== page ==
Introduction, by Dirk Schubotz (January 2018)
2018 is a year of many anniversaries for Northern Ireland, but also for ARK. To acknowledge this, during 2018 we will use this special Marking Anniversaries section to reflect on important historical events, and to explore how attitudes and perceptions in Northern Ireland have changed over time.
At the global stage we are celebrating the 50th anniversary of the civil rights movement. Significant events took place in 1968 in Northern Ireland, but also across the globe. These events arguably shaped in many ways the world in which we now live. 2018 is also the 20th anniversary of the signing of the Good Friday Agreement (GFA), and the current political impasse in Stormont is surely going to overshadow the reflections on the undeniable achievements of the peace process which was institutionalised with the GFA.
Whilst we recognise and commemorate macro-political events which have shaped our lives, we also want to look at how the attitudes and experiences of ordinary people have changed in perhaps less obvious ways. Although ARK was established in 2000, it was 1998, the same year the GFA was signed, when the first Northern Ireland Life and Times (NILT) survey took place. 2018 also marks the anniversaries of our other surveys; the first Young Life and Times (YLT) survey was conducted 15 years ago, whilst the first Kids' Life and Times (KLT) survey ran a decade ago in 2008. Both YLT and KLT were established to give children and young people an opportunity to express their views on issues that affect them at important stages in their young lives.
Most of today’s Primary 7 children and 16-year olds who grow up in Northern Ireland have not directly experienced violent conflict. In fact, they deal with very similar issues as their counterparts in England, Scotland, Wales, Ireland or other parts of Europe. Nonetheless, they are at the receiving end of policy making in Northern Ireland, a society coming out of conflict, and we will also use this Marking Anniversaries section to highlight some of these issues.
European Union? (ARK Feature 4), by Paula Devine and Ann Marie Gray (February 2018)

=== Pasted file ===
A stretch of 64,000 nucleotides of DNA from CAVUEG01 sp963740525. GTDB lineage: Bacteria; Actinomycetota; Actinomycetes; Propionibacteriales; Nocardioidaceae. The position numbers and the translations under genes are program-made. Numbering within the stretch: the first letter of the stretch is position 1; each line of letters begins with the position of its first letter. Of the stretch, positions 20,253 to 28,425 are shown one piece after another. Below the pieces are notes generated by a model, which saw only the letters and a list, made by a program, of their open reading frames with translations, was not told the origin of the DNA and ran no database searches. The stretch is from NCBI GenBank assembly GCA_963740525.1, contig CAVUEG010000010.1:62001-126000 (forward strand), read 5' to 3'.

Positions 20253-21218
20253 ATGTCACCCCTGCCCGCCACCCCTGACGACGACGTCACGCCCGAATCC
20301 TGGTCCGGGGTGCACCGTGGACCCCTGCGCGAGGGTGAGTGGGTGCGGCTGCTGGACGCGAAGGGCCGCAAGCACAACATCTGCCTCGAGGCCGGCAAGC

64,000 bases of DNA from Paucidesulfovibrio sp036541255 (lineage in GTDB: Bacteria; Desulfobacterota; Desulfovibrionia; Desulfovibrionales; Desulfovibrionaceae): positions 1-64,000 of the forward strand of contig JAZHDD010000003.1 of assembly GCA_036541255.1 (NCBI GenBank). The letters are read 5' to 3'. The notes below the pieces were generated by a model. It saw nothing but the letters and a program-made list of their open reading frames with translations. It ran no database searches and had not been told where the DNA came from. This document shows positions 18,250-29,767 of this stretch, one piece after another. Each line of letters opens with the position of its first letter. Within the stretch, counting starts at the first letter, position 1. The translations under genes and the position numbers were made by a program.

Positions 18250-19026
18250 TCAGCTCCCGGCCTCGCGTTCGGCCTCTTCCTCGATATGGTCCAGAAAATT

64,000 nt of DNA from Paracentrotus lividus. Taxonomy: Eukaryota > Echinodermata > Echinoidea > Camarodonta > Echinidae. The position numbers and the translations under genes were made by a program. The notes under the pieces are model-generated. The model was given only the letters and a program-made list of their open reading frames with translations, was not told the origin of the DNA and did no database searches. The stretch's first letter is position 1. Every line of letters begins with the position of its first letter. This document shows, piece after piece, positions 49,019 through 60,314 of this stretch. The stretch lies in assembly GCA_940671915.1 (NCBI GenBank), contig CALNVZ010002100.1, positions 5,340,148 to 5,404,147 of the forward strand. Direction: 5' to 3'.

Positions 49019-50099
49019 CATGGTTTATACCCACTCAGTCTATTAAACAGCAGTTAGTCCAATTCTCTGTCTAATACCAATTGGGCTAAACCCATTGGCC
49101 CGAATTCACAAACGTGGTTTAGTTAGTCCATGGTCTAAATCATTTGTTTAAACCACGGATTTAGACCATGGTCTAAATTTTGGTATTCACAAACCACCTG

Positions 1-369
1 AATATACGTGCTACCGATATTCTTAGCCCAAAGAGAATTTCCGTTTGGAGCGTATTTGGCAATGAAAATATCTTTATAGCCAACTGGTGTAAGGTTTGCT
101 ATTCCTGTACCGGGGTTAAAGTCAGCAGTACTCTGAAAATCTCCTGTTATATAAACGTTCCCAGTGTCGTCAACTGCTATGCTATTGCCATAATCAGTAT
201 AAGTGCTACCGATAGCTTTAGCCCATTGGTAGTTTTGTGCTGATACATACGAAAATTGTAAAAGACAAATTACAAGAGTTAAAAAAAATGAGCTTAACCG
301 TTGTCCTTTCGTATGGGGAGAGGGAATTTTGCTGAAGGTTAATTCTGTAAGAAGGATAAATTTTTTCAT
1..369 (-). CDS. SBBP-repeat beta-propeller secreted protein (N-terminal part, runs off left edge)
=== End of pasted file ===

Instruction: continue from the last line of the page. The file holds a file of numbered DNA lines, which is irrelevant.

2018 marks the 45th anniversary of the UK joining the European Economic Community. However, the relationship between the UK and European Union and its predecessors has been complex. In Northern Ireland, this relationship has been complicated by the border and national identity. Surveys since 1989 show general pro-European attitudes in Northern Ireland, although unionist supporters have been less in favour. This pattern is also evident in the referendum and Northern Ireland Life and survey of 2016. In the years to come, public attitude surveys will provide an important barometer of opinion as the UK exits the European Union.
Financial wellbeing, by Dirk Schubotz and Paula Devine (March 2018)
During the 20 years since the Northern Ireland Life and Times (NILT) survey began in 1998, there has been a major period of austerity, prompted by crises in the banking and other financial systems. At the same time, the income gap between the very rich and the very poor has been widened. According to the Equality Trust, data from the Office of National Statistics (ONS) show that the richest 10% of the population in the United Kingdom have an average original annual income that is 24 times larger than that for the poorest 10%. However, austerity politics is not an invention of the 21st century. On 4th January 1968 the Labour cabinet under Harold Wilson decided to cut spending - mainly in social services, but also in the defence budget - in order to enforce the devaluation of sterling which had been implemented in November 1967.
Since 1998, NILT has recorded the perceptions of adults in Northern Ireland in relation to their household income, by asking respondents if their household income has kept up with the prices. In the first NILT survey in 1998, 14% of NILT respondents said that their household income had gone up by more than the prices. By 2016, this figure had decreased to 6%. In 1998, approximately one third of NILT respondents said that their household income had gone down in relation to prices, and this was similar in 2016. However, between 2008 and 2013, at least half of respondents said this, including 64% in 2013.
The financial pressures felt by young people and their families are identified in the Young Life and Times (YLT) survey of 16 year olds, and the Kids' Life and Times (KLT) survey of 10-11 year olds. In 2009, 31% of YLT respondents said that the economic crisis had affected their family a bit or a lot, although 7% said that their family was not affected at all. Two years later, however, nearly one half (48%) thought that their family had been affected, and only 3% said that their family had not been affected at all.
Community Relations/Good Relations in Northern Ireland? (ARK Feature 5), by Gillian Robinson (April 2018)
For nearly 30 years, two surveys in Northern Ireland have monitored changing attitudes to equality issues and relations between the two main religious communities during periods of conflict, peace-building and devolution. In this Feature, Gillian Robinson highlights how data from the Northern Ireland Social Attitudes Survey (1989-1996) and Northern Ireland Life and Times (1998 onwards) provide monitoring statistics on how the public of Northern Ireland has viewed community relations. The Feature also explores the link between data, events and policy.